for children

4 recent children’s books

David LaRochelle’s “It’s A Tiger” is full of energy and vivid colors.
Jeremy Tankard
David LaRochelle’s “It’s A Tiger” is full of energy and vivid colors.

As the days begin to grow shorter, we all need laughter’s bright sparks. “Justin Case: Shells, Smells, and the Horrible Flip-Flops of Doom,’’ is a near-flawless novel about the perils of being a geeky young boy in a summer camp for jocks. Rachel Vail’s sequel to her popular “Justin Case: School, Drool, and Other Daily Disasters’’ has a lot of the same kind of sly, touching humor as “Diary of a Wimpy Kid’’ or “Big Nate,’’ for a slightly younger crowd, with less reliance on graphics and more on heart-tugging, humorous observation.

Our rising fourth-grade hero, Justin Krzeszewski plays the “Nothing to Worry About” mantra over and over in his head, but he’s a worried kind of kid, hence his nickname “Justin Case.” When he chooses a highly active summer camp over the safer science camp, he tests his bravery in funny and convincing ways. “At Camp Goldenbrook, there are no demonic imaginaries and there is no just playing. There are activities all day long.” Justin makes a few unexpected friends, and treats the reader to insightful questions — “How is Newcomb not volleyball?” — and observations — “In Science Camp we sang songs like, ‘I want to walk (clap, clap) a mile in your shoes, to walk a mile in your shoes.’ In Camp Goldenbrook during Color War we sing, ‘We are the Blue Team. Beat up the Red Team!’ ” Vail hasn’t forgotten how it feels to be young: “Well, sometimes I got distracted and thought about why would they throw pennies onto the floor of the pool . . . and how many cookies I would eat if I had infinity cookies or what Mom would do if I turned into a giraffe.” Matthew Cordell’s black and white line drawings underscore the pathos and humor at every turn.

“Justin Case: Shells, Smells, and the Horrible Flip-Flops of Doom’’ features outcasts and heroes, switches, surprises, accidents, swim tests, painful games of Knuckles, rites of passage, pratfalls, and scenes of pure poetry, like this between Justin and his dad:


“ ‘Hey, Dad,’ I said.

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“ ‘Mmm-hmm?’

“ ‘Let’s swim to the moon.’

“ ‘Okay,’ Dad said.

“ ‘Looks like we could do it,’ I said.


“ ‘Sure,’ he said, and put his heavy hand on my shoulder.

“ ‘Might take us five hours,’ I said.

“ ‘Mmm-hmmm. But, if you want to, we can.’

“I leaned against him. He was big and solid as a tree. ‘Yeah, Dad,’ I said. ‘Let’s swim to the moon.’ ”

David LaRochelle’s “It’s a Tiger’’ provides the sly, subtle kind of humor that appeals to the preschooler who will grow up to love the Justin Case books. It’s not easy to find picture books with this level of verbal and visual sophistication that manage to remain kid-friendly to even the littlest lap readers.


“It’s a Tiger’’ hides a comically fierce tiger on every other page — now disguised as a monkey’s tail, now a “great big fuzzy snake” or vine. The reader is drawn inside the adventure — “Are you ready for a story? Me too” — into explosive chase scenes. “A TIGER! How did he get here? Hurry! Climb that ladder and we’ll make our escape.” Artist Jeremy Tankard has impeccable timing, moving rhythmically through a book that alternates relaxation (“Ah, sunshine! Doesn’t that feel good?)” with delicious comic terror — “A TIGER! Run!” His use of ultra-vivid burnt orange, bright golds, and lime greens enhances the visual and verbal excitement. The cartoony quality of words and pictures keeps the tiger from being too scary. “It’s a Tiger’’ comes to a sweet surprise ending that, with luck, may lead to a swampy sequel.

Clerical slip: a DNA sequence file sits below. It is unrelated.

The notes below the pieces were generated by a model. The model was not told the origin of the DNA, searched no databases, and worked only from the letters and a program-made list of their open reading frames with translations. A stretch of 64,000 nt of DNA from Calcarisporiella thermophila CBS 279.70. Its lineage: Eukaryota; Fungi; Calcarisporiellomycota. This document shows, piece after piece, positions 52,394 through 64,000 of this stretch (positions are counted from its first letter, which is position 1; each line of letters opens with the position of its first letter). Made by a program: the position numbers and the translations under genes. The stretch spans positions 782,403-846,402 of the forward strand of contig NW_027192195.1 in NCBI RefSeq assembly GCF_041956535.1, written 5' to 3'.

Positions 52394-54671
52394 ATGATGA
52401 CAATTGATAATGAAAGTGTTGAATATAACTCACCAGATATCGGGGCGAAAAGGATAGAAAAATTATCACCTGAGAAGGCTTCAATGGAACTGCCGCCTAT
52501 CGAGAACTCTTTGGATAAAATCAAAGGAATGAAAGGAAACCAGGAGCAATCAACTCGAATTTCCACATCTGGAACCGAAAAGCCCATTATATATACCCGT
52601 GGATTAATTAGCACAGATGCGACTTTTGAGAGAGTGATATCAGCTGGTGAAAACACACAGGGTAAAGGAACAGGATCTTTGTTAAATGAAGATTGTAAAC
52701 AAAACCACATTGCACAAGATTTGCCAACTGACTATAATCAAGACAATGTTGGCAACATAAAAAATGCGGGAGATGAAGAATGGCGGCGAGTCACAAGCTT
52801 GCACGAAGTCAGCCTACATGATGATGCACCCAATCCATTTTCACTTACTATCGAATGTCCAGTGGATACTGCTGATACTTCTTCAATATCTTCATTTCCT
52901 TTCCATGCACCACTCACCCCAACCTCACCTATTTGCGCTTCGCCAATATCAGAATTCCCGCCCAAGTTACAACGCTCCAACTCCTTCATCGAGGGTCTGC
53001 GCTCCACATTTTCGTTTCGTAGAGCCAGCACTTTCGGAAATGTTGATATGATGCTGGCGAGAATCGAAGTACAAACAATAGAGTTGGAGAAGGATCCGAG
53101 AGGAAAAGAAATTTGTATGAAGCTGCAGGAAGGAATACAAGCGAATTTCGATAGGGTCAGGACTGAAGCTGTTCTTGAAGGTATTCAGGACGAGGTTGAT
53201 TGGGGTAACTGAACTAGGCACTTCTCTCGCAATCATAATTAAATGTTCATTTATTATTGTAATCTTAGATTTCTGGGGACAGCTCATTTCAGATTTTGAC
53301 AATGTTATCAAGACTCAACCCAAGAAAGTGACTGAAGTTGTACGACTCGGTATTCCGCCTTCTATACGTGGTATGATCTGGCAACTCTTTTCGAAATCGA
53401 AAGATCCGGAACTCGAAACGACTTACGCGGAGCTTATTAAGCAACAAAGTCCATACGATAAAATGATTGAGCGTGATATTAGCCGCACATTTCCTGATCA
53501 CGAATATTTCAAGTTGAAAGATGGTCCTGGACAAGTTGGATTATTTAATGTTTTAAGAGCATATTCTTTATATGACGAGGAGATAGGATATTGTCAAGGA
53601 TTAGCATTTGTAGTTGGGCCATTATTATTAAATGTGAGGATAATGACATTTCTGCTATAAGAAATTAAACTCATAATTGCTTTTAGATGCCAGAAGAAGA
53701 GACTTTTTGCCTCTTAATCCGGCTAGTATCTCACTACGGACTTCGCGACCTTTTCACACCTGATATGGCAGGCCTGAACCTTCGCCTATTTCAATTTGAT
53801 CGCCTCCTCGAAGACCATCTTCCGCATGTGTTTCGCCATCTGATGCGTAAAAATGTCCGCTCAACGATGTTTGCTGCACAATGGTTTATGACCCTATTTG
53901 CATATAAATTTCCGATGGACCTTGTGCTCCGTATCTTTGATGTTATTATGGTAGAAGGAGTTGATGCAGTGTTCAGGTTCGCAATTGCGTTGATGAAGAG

Picture this: Goldilocks lives in a posh penthouse with her husband and daughter. One day a certain bear barges in and tries out everything. Some porridge is too “soggy,” some too “crunchy,” and some “a bit on the DRY side, but it is better than nothing.” One chair — a cactus plant — is too ouchy, and another (a house cat) is too noisy. Author-artist (and animator for the popular Charlie and Lola TV series) Leigh Hodgkinson upends the familiar in “Goldilocks and Just One Bear.’’ While her words are witty and well-turned, her art is the key to the manic energy here, working with cool flat perspectives and subtle jokes on every corner of every full-color page. Even the words go zig-zagging and zooming around at angles — the whole book is full of wit and energy. “Goldilocks and Just One Bear’’ will delight children who know the original, yet stands on its own as a picture book about delightfully bad behavior.

Ellis Weiner’s series opener, “The Templeton Twins Have an Idea: Book One’’ will appeal to the Lemony Snicket crowd. It features 12-year-old twins, John and Abigail Templeton, who defend their inventor father’s honor and their lives when a crazed and goofy former student declares himself the real creator of the personal jet pack.

At the core of the novel’s appeal is the snarky, irritable, reluctant narrator who uses sarcasm, ersatz multiple-choice tests, and cryptic crosswords to engage the reader. (“What is the difference between ‘HAA!’ and ‘YAAHH!’? Be specific.”) For me, the narrative intrusion was the laugh-out-loud and saving pleasure of a somewhat overly-convoluted plot. Those who love hair-bend twists and turns may find a winner here.

JUSTIN CASE: Shells, Smells, and the Horrible Flip-Flops of Doom

By Rachel Vail

Illustrated by Matthew Cordell

Feiwel & Friends, 192 pp., ages 7-13, $16.99


By David LaRochelle

Illustrated by Jeremy Tankard

Chronicle, 36 pp., ages 2-6, $16.99


By Leigh Hodgkinson

Nosy Crow, 32 pp., ages 3-7, $15.99


By Ellis Weiner

Illustrated by Jeremy Holmes

Chronicle, 232 pp., ages 9-12, $16.99

Liz Rosenberg, the author of, most recently, “Tyrannosaurus Dad,’’ teaches at Binghamton University. She can be reached at